A CFO can be thought of as your financial driver, but more so as your financial caddie. They offer a long-range view of your entire financial situation, seeing sand pits and water hazards ahead of time, offering you advice on what clubs to use when and where so that you can proactively avoid difficult field positions. They even pay attention to the weather and which way the wind is blowing! The tasks a CFO is qualified to conduct include:
- Interpreting & providing deeper insight into the reports from the Controller
- Recommending business adjustments based on financial reporting
- Providing analysis of overall company health and guiding the company towards better financial health and growth
- Presenting monthly reports to the Board of Directors
- Budgeting and forecasting
- Recommending changes to internal controls
- Conducting financial analyses on cash flow and revenue, optimizing both
- Determining and overseeing accounting policies
- Optimizing accounting processes and procedures, which will save you back office headcount
- Executing strategies recommended by your Tax Advisor
Another large role of a CFO is risk identification and mitigation, which is often overlooked by other roles who have the financial big picture vision in mind. A CFO is always scanning the fairway for issues that may include:
- Lack of adequate insurance
- Human Resources exposure: company policies, practices, and the employee handbook
- Lack of adequate information infrastructure and vulnerability to cyber attacks
- Potential legal issues
- Internal control weaknesses which make you susceptible to fraud
- Sales tax exposure
- Company reputation
A CFO has a deep and rich understanding of accounting principles, and often is CPA-certified or has an MBA. CFO’s serve as thought partners for CEOs as they make big decisions on the direction of the company.
When To Use A Bookkeeper, Controller, or CFO
Each of these financial roles are important to the health of a growing business, and you have many options to successfully fill them in a way that fits your business situation best.
If you feel you can’t afford to hire all three, even in part-time positions, please hear me say in my most professional financial caddie voice: don’t try to hire a unicorn! One person cannot fulfill all three of these roles. People who are good at bookkeeping can’t provide the strategy you need, and the person who is good at strategy will likely not want to do bookkeeping.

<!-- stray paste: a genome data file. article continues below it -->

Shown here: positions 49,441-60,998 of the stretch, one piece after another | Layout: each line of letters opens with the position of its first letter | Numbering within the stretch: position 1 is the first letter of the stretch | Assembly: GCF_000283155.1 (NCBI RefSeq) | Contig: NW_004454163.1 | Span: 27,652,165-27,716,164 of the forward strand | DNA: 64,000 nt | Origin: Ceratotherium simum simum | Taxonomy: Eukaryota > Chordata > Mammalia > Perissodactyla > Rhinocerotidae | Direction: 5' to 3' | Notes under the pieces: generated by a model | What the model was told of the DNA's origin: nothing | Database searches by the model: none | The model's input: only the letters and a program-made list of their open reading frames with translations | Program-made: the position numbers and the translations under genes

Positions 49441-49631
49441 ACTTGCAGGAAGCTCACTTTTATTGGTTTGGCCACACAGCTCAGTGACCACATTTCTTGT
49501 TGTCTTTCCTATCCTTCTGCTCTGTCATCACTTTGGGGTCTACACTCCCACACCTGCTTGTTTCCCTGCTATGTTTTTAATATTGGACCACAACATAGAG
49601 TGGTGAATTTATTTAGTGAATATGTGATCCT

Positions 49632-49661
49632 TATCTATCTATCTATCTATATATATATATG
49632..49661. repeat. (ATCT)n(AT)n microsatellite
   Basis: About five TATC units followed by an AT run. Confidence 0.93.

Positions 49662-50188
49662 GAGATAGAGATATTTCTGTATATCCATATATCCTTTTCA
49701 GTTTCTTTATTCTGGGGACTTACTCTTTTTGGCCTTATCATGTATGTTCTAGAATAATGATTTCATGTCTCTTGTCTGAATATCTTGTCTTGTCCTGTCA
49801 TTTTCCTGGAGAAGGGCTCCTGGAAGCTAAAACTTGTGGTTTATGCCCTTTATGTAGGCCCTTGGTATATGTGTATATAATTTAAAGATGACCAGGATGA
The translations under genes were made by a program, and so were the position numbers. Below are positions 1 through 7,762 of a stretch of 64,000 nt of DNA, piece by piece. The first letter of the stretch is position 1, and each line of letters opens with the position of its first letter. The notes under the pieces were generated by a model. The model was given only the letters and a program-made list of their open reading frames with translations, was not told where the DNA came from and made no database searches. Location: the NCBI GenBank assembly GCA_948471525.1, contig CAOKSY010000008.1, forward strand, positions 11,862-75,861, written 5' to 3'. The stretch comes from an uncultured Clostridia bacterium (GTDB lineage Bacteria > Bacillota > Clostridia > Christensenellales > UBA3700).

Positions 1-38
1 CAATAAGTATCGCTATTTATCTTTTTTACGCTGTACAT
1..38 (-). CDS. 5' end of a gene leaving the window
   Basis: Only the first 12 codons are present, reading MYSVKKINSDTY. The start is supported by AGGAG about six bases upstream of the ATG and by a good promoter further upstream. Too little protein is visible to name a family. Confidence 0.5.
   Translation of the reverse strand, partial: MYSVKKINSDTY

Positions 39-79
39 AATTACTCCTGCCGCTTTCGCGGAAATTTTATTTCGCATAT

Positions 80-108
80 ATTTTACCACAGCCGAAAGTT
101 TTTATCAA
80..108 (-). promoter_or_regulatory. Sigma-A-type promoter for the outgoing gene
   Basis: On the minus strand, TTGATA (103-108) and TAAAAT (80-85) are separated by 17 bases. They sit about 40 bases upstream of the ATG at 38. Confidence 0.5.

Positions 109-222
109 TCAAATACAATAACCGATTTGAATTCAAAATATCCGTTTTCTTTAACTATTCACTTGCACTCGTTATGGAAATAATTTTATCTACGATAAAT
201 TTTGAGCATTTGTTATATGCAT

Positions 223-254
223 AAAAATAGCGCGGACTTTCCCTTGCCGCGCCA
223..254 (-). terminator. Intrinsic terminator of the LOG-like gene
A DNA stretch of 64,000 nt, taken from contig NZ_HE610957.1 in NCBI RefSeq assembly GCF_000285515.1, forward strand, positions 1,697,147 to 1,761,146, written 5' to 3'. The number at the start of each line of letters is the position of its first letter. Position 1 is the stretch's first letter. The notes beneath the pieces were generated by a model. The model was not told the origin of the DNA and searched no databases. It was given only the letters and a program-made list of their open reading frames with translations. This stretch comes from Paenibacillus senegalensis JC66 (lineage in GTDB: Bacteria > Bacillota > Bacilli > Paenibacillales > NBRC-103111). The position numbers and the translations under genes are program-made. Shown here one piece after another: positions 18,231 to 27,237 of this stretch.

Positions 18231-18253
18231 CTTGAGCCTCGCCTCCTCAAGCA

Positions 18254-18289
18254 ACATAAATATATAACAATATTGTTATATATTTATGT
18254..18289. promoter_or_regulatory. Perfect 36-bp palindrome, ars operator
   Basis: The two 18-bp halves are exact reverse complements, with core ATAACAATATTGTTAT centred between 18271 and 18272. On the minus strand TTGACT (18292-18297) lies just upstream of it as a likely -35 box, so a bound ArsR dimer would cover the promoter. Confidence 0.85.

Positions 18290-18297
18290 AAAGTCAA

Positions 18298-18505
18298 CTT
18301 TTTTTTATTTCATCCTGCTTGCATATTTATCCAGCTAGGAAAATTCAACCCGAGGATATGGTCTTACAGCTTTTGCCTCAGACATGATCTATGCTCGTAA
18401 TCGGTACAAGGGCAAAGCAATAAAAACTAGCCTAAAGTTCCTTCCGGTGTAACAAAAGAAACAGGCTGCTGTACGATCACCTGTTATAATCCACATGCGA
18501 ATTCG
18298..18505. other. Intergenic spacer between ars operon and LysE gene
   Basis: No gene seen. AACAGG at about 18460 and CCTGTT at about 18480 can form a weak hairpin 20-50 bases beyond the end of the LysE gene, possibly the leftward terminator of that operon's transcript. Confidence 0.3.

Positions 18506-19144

Outsourcing is another great option for hiring a Bookkeeper or Controller, as they often provide several options to find a mix of what you need for your business. In other words, they are great at matching the right duties with the right skillset, and can offer you both on a part time or as needed basis. Hiring a company also boasts perks such as consistency in the work. If someone goes on vacation or decides to change jobs, they have a back-up in place so you don’t miss a beat.
Did you know that you can also outsource your CFO needs? You can gain the higher financial strategy and expertise you need, while also getting help with overseeing and guiding your bookkeeper, as well as supporting your month end close process. All without the expensive, long-term cost of hiring one full-time.
If you’ve been on a mini-golf course and have just recently moved up to a pro-course, chances are you probably haven’t had a CFO before and are missing out on the important skills that will continue your business on a trajectory for success. Did you have an ‘aha’ moment when you read through the list of CFO duties above because you had never thought of it before? As a business owner, you don’t know what you don’t know, which can hinder your company’s growth. As a Fractional CFO, I partner alongside businesses to offer advice on how to use the different financial tools and resources in the appropriate way and at the appropriate time so you can keep swinging for birdies and hopefully shoot a hole-in-one!
Reserve a Tee-Time With Geneve, Your Financial Golf Caddie!
If you’ve read this and still aren’t sure what financial roles are best for your business, or want to discuss having me be your financial golf caddie, I’m happy to open your golf bag, look down the fairway, and provide you with expert advice on what direction to take. Contact me today and let’s take a look at your golf course!
P.S. I’m excellent at being your financial golf caddie, but should clarify that I would not be a good choice for your actual golf caddie!